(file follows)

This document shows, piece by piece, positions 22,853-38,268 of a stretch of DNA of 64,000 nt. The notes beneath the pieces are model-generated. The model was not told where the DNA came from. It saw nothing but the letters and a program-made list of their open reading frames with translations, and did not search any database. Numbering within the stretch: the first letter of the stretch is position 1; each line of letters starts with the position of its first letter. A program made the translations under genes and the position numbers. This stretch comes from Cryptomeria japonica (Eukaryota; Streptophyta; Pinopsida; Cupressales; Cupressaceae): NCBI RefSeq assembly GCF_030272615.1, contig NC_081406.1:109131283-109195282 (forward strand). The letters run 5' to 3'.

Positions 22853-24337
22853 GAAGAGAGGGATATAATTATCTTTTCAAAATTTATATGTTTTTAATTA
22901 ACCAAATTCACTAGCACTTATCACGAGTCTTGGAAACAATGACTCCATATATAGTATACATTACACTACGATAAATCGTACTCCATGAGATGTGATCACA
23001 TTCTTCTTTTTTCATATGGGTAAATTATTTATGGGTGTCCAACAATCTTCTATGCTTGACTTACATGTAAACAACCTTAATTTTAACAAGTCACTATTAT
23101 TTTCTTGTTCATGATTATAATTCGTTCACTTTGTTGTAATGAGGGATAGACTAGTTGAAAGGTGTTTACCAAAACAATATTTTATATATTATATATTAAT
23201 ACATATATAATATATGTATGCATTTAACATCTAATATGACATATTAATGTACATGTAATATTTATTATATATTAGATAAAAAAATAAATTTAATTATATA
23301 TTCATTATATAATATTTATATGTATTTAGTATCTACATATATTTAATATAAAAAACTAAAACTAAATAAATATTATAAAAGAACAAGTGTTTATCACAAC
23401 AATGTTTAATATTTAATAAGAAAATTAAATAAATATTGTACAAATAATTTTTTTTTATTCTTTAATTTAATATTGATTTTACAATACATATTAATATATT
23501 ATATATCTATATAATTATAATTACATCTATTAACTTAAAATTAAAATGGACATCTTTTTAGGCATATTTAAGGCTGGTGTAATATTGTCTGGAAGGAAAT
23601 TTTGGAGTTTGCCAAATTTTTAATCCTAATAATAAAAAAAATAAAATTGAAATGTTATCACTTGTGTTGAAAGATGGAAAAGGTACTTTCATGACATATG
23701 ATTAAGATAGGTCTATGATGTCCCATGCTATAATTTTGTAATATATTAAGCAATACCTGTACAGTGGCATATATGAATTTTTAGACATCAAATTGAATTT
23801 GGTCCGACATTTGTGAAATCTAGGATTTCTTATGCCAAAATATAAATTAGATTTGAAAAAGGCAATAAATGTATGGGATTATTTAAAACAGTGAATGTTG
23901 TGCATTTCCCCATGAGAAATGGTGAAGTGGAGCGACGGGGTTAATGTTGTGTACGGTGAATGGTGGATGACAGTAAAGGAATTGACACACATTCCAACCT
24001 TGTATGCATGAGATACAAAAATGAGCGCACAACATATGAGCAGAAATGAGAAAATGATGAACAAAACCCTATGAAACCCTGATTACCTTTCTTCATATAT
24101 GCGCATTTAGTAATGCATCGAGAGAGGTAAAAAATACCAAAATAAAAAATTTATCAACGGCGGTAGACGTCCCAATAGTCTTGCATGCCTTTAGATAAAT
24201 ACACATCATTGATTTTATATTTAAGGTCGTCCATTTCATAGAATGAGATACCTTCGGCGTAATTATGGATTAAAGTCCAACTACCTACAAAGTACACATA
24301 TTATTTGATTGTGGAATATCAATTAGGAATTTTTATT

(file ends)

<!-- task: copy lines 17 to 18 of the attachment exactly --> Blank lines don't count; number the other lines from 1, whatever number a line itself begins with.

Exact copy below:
24201 ACACATCATTGATTTTATATTTAAGGTCGTCCATTTCATAGAATGAGATACCTTCGGCGTAATTATGGATTAAAGTCCAACTACCTACAAAGTACACATA
24301 TTATTTGATTGTGGAATATCAATTAGGAATTTTTATT